Sonia Gandhi, taking her first steps in active politics, gave a four-word clarion call to a downand-out Congress at a 1998 rally in Haryana’s Rohtak: “Get the right leadership”. Soon enough, the then 52-year-old Sonia ousted a listless Sitaram Kesri as Congress president.
Now, 21 years later, the Congress is yet again in the electoral doldrums and is mired in deep organisational crises. And Sonia, weary after two decades of leadership, has the role of Congress president thrust upon her again.
In 1998, she had banged heads together to set the Haryana unit in order. And this August, as she took charge as party president, her first challenge was to resolve the leadership impasse in the Haryana Congress, which threatened to rip the state unit apart.
Through consensus-building, Sonia placated former chief minister Bhupinder Singh Hooda, who had allegedly been threatening to leave the party. However, she did not make him state party president. His long-time rival Kumari Selja replaced Ashok Tanwar, his bête noire, as state party president. The choice of Selja conveyed that Sonia was not giving in to Hooda’s arm-twisting.
As interim chief, Sonia will be in charge of three major areas—party organisation, parliamentary strategy and reaching out to other opposition parties.
She has turned her focus to the upcoming elections in Haryana, Maharashtra and Jharkhand, especially as a lot of time had been lost because of Rahul Gandhi’s insistence on stepping down as party president after the Lok Sabha elections debacle in May.
Since taking over, Sonia has focused on long-pending organisational changes in the state units, appointment of election committees, getting wayward colleagues back on track and making sure that the party at least has a semblance of an agenda for the assembly elections.
She held a series of meetings with leaders from election-bound states and laid down guidelines, which included rewarding loyalty in ticket distribution and focusing on local issues rather than falling into the BJP’s nationalism trap.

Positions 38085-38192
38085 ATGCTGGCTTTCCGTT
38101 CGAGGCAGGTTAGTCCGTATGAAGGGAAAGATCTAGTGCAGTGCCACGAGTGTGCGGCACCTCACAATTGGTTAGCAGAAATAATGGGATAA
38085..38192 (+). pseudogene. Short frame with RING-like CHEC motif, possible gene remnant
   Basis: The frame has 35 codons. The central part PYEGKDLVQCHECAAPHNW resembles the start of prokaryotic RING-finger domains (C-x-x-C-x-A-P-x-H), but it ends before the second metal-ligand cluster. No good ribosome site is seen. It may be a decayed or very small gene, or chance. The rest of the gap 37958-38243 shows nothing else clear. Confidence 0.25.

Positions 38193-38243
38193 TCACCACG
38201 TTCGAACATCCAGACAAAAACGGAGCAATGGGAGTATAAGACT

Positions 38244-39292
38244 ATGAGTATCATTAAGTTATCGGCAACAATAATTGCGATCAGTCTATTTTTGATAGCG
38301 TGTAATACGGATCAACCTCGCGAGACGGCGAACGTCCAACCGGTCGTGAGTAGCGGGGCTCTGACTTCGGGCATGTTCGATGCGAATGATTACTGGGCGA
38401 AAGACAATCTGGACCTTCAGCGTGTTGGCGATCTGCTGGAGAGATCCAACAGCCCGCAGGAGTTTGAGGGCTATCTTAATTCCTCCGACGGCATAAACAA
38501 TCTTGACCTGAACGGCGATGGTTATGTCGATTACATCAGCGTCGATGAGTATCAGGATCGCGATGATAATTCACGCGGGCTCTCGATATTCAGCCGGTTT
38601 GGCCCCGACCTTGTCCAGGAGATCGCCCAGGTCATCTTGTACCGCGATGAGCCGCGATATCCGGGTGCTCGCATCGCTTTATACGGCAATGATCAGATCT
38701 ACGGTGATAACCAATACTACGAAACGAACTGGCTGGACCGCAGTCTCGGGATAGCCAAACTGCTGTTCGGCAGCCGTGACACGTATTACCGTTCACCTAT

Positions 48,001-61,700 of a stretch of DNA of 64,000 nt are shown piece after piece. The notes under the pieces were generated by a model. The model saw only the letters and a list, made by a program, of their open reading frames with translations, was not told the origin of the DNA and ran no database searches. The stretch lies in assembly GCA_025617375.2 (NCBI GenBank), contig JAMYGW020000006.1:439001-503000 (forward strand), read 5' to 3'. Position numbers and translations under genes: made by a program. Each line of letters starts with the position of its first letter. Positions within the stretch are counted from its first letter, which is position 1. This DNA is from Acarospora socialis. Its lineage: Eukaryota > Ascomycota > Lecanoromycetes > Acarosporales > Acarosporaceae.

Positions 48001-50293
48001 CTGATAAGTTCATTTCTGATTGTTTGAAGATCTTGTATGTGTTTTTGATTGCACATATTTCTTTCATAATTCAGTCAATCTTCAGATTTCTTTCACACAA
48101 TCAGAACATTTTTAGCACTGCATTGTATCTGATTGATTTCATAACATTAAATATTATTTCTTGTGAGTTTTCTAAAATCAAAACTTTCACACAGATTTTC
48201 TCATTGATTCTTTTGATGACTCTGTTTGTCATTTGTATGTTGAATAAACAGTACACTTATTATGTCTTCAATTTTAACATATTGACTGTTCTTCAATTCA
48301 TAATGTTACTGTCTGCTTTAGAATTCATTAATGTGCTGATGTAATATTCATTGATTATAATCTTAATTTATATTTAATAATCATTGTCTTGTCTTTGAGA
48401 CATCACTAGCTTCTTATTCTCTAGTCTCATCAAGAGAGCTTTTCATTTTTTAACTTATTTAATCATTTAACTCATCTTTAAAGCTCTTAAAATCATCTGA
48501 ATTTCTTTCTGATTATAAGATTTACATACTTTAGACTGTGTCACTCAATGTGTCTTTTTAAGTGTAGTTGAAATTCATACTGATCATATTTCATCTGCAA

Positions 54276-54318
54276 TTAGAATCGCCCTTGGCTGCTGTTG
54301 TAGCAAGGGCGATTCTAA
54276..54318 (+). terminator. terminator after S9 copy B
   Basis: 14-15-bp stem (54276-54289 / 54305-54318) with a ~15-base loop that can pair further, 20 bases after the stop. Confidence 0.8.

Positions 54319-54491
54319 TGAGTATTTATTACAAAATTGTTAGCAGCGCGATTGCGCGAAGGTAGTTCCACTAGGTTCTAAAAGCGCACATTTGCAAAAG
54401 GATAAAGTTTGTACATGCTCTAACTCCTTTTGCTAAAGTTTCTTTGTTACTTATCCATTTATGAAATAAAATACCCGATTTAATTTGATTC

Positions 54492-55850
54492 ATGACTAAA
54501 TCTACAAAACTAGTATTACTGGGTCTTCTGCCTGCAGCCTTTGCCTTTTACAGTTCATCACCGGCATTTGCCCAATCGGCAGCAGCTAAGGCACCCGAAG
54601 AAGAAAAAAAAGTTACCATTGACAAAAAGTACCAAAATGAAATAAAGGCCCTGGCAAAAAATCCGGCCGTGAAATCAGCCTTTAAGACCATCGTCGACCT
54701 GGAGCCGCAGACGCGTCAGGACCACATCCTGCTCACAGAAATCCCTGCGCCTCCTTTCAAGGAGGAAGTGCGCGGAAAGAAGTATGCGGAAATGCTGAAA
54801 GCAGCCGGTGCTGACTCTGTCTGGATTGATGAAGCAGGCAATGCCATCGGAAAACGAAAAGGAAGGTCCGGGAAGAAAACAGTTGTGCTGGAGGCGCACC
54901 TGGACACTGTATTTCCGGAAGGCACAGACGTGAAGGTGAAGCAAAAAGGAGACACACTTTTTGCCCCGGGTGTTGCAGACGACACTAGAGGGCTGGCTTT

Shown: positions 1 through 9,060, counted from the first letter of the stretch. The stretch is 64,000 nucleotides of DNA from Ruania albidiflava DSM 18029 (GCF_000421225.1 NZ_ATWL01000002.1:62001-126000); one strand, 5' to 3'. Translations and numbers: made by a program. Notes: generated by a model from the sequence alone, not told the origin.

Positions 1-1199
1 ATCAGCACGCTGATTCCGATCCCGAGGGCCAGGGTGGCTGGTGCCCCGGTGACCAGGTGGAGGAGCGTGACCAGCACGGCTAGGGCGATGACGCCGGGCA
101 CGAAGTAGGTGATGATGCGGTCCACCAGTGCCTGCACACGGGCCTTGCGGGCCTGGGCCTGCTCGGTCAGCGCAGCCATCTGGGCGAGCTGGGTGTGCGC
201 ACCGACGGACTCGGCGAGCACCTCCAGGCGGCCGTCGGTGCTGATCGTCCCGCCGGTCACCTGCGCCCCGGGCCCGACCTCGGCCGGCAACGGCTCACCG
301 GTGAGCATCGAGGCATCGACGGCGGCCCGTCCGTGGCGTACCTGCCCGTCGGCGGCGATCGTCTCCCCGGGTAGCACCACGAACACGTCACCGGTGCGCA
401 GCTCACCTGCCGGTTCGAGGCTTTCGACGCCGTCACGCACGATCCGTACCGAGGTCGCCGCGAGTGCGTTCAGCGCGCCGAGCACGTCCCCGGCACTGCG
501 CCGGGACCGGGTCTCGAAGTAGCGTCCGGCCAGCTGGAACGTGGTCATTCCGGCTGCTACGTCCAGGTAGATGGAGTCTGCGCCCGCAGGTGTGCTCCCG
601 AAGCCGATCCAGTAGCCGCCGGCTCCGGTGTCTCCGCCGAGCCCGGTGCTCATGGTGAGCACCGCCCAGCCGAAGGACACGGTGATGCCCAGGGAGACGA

“Three states are going for elections, and changes have been made,” said Selja. “Earlier, we worked with Sonia ji. Then we worked with Rahul ji. We are again working with Sonia ji. For us, it is all right. We have to do our job.”
If in Haryana Sonia rejigged the party to try and end the battle within, in Jharkhand, where factionalism resulted in workers coming to blows, she gave the charge of leading the state unit to IPS officer-turned-politician Rameshwar Oraon. To maintain balance, she also appointed five working presidents.
It was decided that the party would try to cash in on any anti-incumbency against the BJP governments; the state units have been told not to focus on the BJP’s central agenda of Article 370 and the National Register of Citizens.
Reportedly, Sonia also told off state units for not exposing any big corruption cases of the BJP regimes and for not having a powerful line of attack against them.
“The BJP projected the face of Narendra Modi in the Lok Sabha elections,” said Oraon. “People know that Modi will not be chief minister. In the assembly polls, the focus will be on the performance of Chief Minister Raghubar Das.”
In Maharashtra, where there has been heavy bleeding of senior talent, experienced leaders such as Prithviraj Chavan, Ashok Chavan and Balasaheb Thorat have been asked to contest. Similarly in Haryana, the party rests on the influence of Hooda, a tall Jat leader. In Jharkhand, the party has fallen back on the experience of Oraon and veteran Subodh Kant Sahai.
“I agree that many leaders have left the Congress,” said Nana Patole, head of the Congress’s Maharashtra campaign committee. “But the workers and the people are with us. We will go into the elections with all our might. Senior leaders will lead from the front.”
Sonia has emphasised on having alliances in Maharashtra and Jharkhand. She has asked local leaders to involve regional allies and to avoid criticising them. She also reached out to Nationalist Congress Party president Sharad Pawar, seeking his guidance in crafting the Maharashtra campaign.
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October 20, 2019